Also, locally, vote Prop 3.  Prop 4 doesn't make any sense.

Tuesday, October 30, 2012

Obviously, I don't need to tell you about the horrible storm and its aftermath

Holy cats, y'all.  I confess that I thought the storm, Hurricane Sandy, was going to be the bajillionth false alarm the 24-hour news cycle mutants had thrown at us in the past few years.  Keep in mind, I'm the guy who refused to leave the house for most of a Saturday because I thought I was going to see a tsunami hit Hawaii and then it was just some mildly choppy waves.  That was a tremendous let down.

In retrospect, that probably doesn't make me sound like a good person, and I probably could have kept that to myself.

But Sandy was and is all too real.  I don't need to tell you that.

I am a little disappointed that somehow Disney buying Star Wars seems like bigger news than the potential weather-related damage to our economy, infrastructure and political system, but: priorities, I guess.

Monday, October 15, 2012

Felix Baumgartner Space Jumps into the History Books

I had tried to watch this guy, Felix Baumgartner, jump several times, and he kept getting delayed.  So I was quite pleased when PalMatt posted to Facebook that Felix was about to jump yesterday.  I tuned in just as he was about to exit the capsule.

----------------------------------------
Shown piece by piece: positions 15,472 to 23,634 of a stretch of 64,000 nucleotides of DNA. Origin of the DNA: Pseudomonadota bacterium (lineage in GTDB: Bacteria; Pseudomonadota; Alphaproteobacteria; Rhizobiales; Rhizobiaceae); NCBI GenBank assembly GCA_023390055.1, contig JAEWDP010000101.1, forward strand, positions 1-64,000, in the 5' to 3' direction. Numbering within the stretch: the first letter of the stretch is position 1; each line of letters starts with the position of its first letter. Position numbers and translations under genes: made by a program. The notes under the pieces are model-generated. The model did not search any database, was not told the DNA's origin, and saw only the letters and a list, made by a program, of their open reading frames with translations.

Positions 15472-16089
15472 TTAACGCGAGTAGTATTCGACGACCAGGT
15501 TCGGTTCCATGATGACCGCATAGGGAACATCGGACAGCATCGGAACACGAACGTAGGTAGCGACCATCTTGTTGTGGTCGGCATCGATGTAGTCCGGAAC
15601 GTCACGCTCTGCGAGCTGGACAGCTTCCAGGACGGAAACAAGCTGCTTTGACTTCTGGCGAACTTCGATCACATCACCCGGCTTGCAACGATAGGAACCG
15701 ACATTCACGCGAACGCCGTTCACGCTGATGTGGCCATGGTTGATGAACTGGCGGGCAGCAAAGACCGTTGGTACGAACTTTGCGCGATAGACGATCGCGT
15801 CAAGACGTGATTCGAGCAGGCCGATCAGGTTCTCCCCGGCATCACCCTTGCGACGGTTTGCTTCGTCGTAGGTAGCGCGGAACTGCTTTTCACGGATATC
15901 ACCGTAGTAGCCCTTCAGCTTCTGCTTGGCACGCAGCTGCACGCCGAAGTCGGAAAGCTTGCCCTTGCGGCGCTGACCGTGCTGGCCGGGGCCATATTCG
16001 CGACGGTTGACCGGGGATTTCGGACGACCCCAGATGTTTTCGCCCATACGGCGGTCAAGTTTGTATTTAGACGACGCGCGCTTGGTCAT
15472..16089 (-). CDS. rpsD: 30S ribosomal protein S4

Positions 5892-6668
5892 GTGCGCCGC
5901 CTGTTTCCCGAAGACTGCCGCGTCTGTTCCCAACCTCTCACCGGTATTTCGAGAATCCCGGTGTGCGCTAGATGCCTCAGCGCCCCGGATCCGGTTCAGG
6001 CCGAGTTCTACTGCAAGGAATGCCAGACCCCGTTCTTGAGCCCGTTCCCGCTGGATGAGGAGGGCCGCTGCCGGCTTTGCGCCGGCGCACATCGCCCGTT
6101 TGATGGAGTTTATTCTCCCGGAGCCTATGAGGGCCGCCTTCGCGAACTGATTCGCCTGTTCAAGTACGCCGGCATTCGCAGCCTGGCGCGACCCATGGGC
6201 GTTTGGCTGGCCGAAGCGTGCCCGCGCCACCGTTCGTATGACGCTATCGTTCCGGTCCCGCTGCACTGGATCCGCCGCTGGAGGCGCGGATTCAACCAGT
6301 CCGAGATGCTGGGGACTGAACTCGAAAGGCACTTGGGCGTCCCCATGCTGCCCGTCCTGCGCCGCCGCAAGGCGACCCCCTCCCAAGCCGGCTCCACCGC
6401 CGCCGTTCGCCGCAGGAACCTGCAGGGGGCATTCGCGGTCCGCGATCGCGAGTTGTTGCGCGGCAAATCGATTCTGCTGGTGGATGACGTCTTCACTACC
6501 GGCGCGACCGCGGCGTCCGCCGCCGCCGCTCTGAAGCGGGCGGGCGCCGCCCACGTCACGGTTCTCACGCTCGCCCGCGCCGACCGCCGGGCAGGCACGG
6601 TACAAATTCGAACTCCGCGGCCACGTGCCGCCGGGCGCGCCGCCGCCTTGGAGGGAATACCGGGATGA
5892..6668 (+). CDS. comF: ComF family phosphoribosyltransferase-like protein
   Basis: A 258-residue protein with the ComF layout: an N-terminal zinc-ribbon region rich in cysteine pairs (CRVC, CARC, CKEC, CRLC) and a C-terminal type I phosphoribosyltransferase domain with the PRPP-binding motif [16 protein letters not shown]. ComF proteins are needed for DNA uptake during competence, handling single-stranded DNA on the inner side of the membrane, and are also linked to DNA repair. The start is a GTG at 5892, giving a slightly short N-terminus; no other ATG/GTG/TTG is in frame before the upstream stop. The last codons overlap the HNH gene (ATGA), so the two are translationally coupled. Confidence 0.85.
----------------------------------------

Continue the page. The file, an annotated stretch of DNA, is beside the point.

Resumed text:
Holy @#$%

In case you missed it, Austrian Felix Baumgartner attached a capsule to some balloons, went up 24 miles above Roswell, New Mexico, and then tossed himself out and over the side of the capsule with naught but a parachute between himself and the record for largest crater formed by a human body.

It was AMAZING.

Tuesday, September 25, 2012

Reminder: Register to VOTE (in the U.S. of A.)

It's National Voter Registration Day!

No matter your political stripe, if you live in the U.S., you've had your 18th birthday, and you aren't in prison, it's time to put on your Civic Duty pants and get to the polls.



Seriously, people.  For most of humanity's history, "democracy" hasn't really been an option.  It's been mostly thugs assuring you that the state or some deity has instilled them with magical wisdom and to question that wisdom is a pretty good reason to cut off your head before you become a problem child.